On Jan 11, 2008, at 1:29 PM, Ethan Mallove wrote:
> On Fri, Jan/11/2008 12:49:50PM, Jeff Squyres wrote:
>> On Jan 10, 2008, at 10:29 AM, Josh Hursey wrote:
>>> Since we are ramping up to a v1.3 release we want to visualization
>>> support this effort. So we want to make sure that the visualization
>>> will meet the development community's needs. We should probably ask
>>> the devel-core list, but I thought I would start some of the
>>> discussion here to make sure I am asking the right questions of the
>> Sounds reasonable.
>> After a first go-round here, we might want to have a conversation
>> the OMPI RM's to get their input - that would still be a small group
>> to get targeted feedback on these questions.
This sounds good to me.
>>> To start I have some basic questions:
>>> - How does Open MPI determine that it is stable enough to release?
>> I personally have a Magic 8 Ball on my desk that I consult frequently
>> for questions like this. ;-)
Does it have an OMPI sticker on it? :)
>> It's a mix of many different metrics, actually:
>> - stuff unrelated to MTT results:
>> - how many trac tickets are open against that release and do we
>> - how urgent are the bug fixes that are included
>> - external requirements (e.g., get an OMPI release out to meet the
>> OFED release schedule)
>> - ...and probably others
I realize that this is just to complete the list, but we may be able
to (one day in the distant future) link some of the Trac tickets with
MTT testing. This would allow us, for example, to have a link from a
Trac ticket to a special MTT reporter page that show how well testing
for this bug is going, and who is testing it (or working on it). Just
something to kick around, but it might be neat if MTT and Trac could
play better together one day.
>> - related to MTT results
>> - "good" coverage on platforms (where "platform" = host arch, OS,
>> OS version, compiler, compiler version, MCA params, interconnect, and
>> scheduler -- note that some of these are orthogonal from each
I think this is the one we are going to focus on in this first pass.
>> - the only failures and timeouts we have are a) repeatable, b)
>> consistent across multiple organizations (if relevant), and deemed to
>> be acceptable
We might be able to help highlight this situation. I'll have to think
about it a bit more.
>>> - What dimensions of testing are most/least important (i.e.,
>>> platforms, compilers, feature sets, scale, ...)?
>> This is a hard question. :-\ I listed several dimensions above:
>> - host architecture
>> - OS
>> - OS version
>> - compiler
>> - compiler version
>> - MCA parameters used
>> - interconnect
>> - scheduler
>> Here's some more:
>> - number of processes tested
>> - layout of processes (by node, by proc, ...etc.)
>> I don't quite know how to order those in terms of priority. :-\
I think that for some of these characteristics it will be feature
dependent. We may end up with a few lists:
- General acceptance for all the normal chases and default feature
- A set of configurations that must pass for opt-in feature X
- A set of configurations that must pass for opt-in feature Y
Each list may have a different visualization associated with it. So we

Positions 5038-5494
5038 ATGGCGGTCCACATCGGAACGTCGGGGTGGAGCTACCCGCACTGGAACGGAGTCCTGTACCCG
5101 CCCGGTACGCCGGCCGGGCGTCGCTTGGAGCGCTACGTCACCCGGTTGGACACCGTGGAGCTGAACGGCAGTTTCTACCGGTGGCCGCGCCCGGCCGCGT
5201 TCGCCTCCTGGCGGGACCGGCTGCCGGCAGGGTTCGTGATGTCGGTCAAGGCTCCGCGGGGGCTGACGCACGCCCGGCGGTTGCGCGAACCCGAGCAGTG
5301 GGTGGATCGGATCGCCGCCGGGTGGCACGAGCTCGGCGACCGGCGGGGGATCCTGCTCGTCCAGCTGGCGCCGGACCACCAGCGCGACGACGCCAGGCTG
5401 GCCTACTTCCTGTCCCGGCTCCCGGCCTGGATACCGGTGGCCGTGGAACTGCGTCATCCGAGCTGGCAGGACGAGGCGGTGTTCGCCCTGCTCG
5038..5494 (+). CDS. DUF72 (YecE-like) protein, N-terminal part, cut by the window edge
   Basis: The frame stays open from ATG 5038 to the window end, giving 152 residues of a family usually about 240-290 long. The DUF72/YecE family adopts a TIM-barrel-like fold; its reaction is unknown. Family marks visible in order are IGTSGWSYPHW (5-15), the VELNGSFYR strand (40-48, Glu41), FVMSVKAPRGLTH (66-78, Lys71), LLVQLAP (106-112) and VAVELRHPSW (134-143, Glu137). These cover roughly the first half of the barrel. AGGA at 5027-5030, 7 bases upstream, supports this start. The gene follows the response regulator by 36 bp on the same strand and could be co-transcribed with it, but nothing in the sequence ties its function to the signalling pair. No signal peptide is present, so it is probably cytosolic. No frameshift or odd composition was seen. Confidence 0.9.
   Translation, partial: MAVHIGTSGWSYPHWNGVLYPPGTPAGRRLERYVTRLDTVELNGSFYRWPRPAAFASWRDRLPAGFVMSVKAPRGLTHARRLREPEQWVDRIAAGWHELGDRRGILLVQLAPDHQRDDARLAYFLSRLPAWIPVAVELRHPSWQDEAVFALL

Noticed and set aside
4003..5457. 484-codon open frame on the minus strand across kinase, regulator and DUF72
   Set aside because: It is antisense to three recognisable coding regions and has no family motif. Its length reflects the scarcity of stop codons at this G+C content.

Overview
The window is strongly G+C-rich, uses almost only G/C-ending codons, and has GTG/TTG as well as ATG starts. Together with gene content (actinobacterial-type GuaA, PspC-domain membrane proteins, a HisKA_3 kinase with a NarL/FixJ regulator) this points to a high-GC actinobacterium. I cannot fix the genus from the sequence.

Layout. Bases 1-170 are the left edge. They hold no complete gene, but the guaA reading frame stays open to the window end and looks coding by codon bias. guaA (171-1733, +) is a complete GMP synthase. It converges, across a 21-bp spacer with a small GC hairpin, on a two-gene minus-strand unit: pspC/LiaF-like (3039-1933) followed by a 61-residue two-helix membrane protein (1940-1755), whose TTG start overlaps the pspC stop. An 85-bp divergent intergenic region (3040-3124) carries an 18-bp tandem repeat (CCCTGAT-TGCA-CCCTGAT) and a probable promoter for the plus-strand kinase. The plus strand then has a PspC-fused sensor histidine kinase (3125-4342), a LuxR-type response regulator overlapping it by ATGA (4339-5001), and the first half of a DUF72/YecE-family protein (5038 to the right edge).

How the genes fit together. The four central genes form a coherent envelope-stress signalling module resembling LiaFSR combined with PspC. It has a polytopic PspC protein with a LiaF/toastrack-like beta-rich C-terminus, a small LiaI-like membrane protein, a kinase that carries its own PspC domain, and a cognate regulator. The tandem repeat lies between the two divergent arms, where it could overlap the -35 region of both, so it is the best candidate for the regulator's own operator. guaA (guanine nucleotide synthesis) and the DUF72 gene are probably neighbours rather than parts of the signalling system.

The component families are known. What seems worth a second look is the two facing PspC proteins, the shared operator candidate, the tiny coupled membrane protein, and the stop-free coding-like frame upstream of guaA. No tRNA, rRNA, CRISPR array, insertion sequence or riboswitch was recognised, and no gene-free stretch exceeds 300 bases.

can say that in the normal use case everything is fine, but when we
test with feature X then these N tests fail. Then we can determine if
feature X is important enough to delay release.
>>> - What other questions would be useful to answer with regard to
>>> testing (thinking completely outside of the box)?
>>> * Example: Are we testing a specific platform/configuration set
>>> too much/too little?
>> This is a great question.
>> I would love to be able to configure this question -- e.g., are we
>> testing some MCA params too much/too little.
This is the one question we have been talking about the most. With the
visualization that Joseph was talking with me about it seems like a
natural fit. It would help us to determine how to best organize our
testing efforts so we don't waist time over testing something while
under testing something else.
>> The performance stuff can always be visualized better, especially
>> time. One idea is expressed in https://svn.open-mpi.org/trac/mtt/ticket/330
>> I also very much like the ideas in https://svn.open-mpi.org/trac/mtt/ticket/236
>> and https://svn.open-mpi.org/trac/mtt/ticket/302 (302 is not
>> expressed as a visualization issue, but it could be -- you can
>> a tree-based display showing the relationships between phase results,
>> perhaps even incorporated with a timeline -- that would be awesome).
These are good ideas.
>> Here's a whacky idea -- can our MTT data be combined with SCM data
>> (SVN, in this case) to answer questions like:
>> - what parts of the code are the most troublesome? i.e., when this
>> part of the code changes, these tests tend to break
>> - what tests seem to be related to what parts of the OMPI code base?
>> - who / what SVN commit(s) seemed to cause specific tests to break?
>> (this seems like a longer-term set of questions, but I thought I'd
>> bring it up...)
> I like this idea :-)
> A level of redirection missing to do this is keying SVN r
> numbers to files modified. We also need to be able to
> somehow track *new* failures (see
> https://svn.open-mpi.org/trac/mtt/ticket/70). E.g., "was it
> *this* revision that broke test xyz or was it an older one?"
This is a neat idea, and certainly possible. This may be easier than
one would expect. I know Joseph has a fair amount of experience mining
similar Sourceforge data to answer some related questions, so he may
have some ideas here.
I CC'ed Joseph on this email so he can see some of the questions being
posed. Joseph feel free to subscribe to the mtt-devel list if you want
to. It is (I believe) just Ethan, Jeff, and myself and is fairly low
Keep the suggestions coming if you think of any more.
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